4 myths and a truism about job searching
Recently, I found myself in a position I hadn’t experienced in about 15 years – I became a full-time job seeker. I’ll spare you the details of how I got there but I was forced to confront outdated beliefs about how to land a job (or contract) in the software business of 2012. Modern day job searching is very different than when I first started. Although I did find work soon enough, the experience taught me a thing or five. So here now are the four myths and the one truism about finding a job in software development.
Myth #1: A posted job is a real job
You visit your favorite job site and you spot a job you like. You assume that since the job is there, and that some company paid real money to post, it’s a real job from a real company that will pay you real money. Wrong. Sometimes, “current” job posts are ancient artifacts from openings filled long ago. Also, some recruitment agencies will post jobs simply to attract talent in case there is an eventual opening. I’ve also witnessed cases where unscrupulous site administrators would re-post old jobs just to generate traffic on their lowly site. Bottom line: applying to a job posted online is likely to be the least effective way to finding employment. A better approach is to post your resume online. Hungry recruiters will come to you much faster than you can get to them.
Myth #2: Best to look for a job when you already have a job
This is has been repeated for as long as I can remember. The rationale is that you’ll come off looking less desperate if you already have a job. The problem with this thinking is that job searching takes time because employers can move very slowly through the recruitment process. You will need to commit many hours for multiple interviews spanning weeks or months. This makes it difficult to do when you need to sneak out of the office for a “dentist appointment”. (How many root canals do you need?) Devoting your full time to job searching has its advantages because you can actually pursue multiple opportunities at the same time and are free to interview as long as needed. Want the upper hand? There is no better way to get it than by having multiple offers on table. Full-time job searching allows this.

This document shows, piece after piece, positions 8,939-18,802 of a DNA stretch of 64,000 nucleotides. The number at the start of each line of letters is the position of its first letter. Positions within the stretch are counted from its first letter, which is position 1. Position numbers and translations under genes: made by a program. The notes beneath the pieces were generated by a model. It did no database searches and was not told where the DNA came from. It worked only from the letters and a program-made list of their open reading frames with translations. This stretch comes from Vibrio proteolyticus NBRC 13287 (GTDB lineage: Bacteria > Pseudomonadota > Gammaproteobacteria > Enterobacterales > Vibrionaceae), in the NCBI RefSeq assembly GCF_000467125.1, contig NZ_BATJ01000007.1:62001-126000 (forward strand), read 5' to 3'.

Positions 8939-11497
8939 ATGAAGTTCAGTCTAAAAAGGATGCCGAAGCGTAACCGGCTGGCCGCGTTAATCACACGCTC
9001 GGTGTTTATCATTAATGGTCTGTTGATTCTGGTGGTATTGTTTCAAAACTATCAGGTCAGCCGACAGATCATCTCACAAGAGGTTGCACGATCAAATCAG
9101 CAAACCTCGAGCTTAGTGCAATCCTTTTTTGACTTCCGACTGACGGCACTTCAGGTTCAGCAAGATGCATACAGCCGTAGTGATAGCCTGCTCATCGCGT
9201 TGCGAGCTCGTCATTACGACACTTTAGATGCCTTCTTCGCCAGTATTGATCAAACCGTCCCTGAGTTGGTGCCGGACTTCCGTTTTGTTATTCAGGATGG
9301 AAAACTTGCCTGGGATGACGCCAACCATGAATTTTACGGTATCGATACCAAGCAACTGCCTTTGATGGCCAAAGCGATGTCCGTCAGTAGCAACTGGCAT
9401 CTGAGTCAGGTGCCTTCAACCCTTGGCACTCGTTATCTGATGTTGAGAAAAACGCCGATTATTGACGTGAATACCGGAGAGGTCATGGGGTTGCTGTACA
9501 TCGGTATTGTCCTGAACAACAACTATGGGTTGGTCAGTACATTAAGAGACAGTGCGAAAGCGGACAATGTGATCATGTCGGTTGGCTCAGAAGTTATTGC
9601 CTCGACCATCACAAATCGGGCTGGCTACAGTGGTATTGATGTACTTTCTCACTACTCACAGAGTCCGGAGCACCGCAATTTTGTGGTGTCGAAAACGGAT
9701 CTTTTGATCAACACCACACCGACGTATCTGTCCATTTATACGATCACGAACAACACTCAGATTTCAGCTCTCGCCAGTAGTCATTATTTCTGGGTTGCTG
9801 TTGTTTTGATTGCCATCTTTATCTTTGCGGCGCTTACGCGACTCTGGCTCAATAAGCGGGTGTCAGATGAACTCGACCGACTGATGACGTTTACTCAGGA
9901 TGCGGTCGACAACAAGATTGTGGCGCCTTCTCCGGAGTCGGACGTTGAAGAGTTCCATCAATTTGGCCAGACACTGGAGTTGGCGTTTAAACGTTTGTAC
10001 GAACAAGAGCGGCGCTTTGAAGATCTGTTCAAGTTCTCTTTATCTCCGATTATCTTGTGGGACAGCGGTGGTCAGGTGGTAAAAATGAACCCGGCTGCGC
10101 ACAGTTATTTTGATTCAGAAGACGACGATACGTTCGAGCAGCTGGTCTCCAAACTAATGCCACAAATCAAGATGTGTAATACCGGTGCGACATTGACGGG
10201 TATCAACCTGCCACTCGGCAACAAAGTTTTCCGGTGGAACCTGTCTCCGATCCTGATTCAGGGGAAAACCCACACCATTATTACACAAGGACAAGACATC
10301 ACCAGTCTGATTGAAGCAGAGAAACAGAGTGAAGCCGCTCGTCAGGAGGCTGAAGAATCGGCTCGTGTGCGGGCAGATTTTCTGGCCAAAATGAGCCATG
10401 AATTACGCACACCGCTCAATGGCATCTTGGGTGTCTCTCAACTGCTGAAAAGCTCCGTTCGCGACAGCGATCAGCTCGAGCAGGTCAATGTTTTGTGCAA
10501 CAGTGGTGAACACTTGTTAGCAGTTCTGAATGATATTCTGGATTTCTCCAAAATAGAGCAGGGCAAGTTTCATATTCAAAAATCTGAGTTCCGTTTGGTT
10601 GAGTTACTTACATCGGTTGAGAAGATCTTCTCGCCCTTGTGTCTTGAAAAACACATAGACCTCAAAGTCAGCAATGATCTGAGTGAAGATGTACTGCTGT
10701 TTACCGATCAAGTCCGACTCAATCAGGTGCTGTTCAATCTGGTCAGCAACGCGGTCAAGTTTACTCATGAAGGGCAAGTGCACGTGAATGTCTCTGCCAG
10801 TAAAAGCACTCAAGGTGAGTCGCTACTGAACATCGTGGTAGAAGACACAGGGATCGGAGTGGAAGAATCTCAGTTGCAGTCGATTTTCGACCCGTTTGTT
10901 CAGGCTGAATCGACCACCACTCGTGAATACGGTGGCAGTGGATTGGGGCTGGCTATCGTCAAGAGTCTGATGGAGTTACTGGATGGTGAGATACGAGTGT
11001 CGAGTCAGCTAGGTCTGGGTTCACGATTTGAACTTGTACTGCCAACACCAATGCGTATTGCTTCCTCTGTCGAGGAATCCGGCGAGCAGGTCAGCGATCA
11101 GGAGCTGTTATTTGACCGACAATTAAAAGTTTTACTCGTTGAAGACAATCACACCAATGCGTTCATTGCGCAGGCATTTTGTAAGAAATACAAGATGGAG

Myth #3: You will be compensated fairly
Compensation varies wildly between companies. Some employers will try to haggle your price down and will disparage your credentials to justify point of view. In fact, some will even discuss salary expectations at the very beginning of the process. This is kind of like walking into a car dealership and immediately asking for the price of a car before knowing the value of the car. In short, know your worth, use glassdoor.com and hold your ground. It can get nasty out there so don’t take it personally.
Myth #4: The best candidate always gets the job
Aside from the inherent problems of using peers to assess technical talent, akin to having the fox guard the hen house, sometimes nobody gets the job. Some employers like to treat interviews like window shopping; they like to look at the merchandise, kick the tires, ask a lot of questions and never buy anything. While this can waste a tremendous amount of your time, some employers may not be rushed to find a candidate and may have a crippling fear of hiring the wrong person. In the end, they just end up hiring no one. As a job seeker, you need to measure the employer’s urgency and move on if there is none. In job searching, timing is everything.
Truism: Use your network
Eighty years ago, Dale Carnegie wrote his seminal book “How to Win Friends and Influence People” and much is still applicable today for networking. In today’s social media world, tools like Linkedin make it easier than ever to stay in touch with colleagues and to find out if there are opportunities in their current workplace. Nothing will get you in faster than having an inside person vouching for you. Of course, you need to play by the rules of social media: don’t connect only when you need something and be willing to give something in return. And, oh yeah: you need to be nice to your colleagues. This is where sins of your past life (or past workplace) catch up to you. Were you a diva that nobody liked and you now need a favor? Good luck with that. It’s called “Karma”.
What are your shattered myths about job searching?
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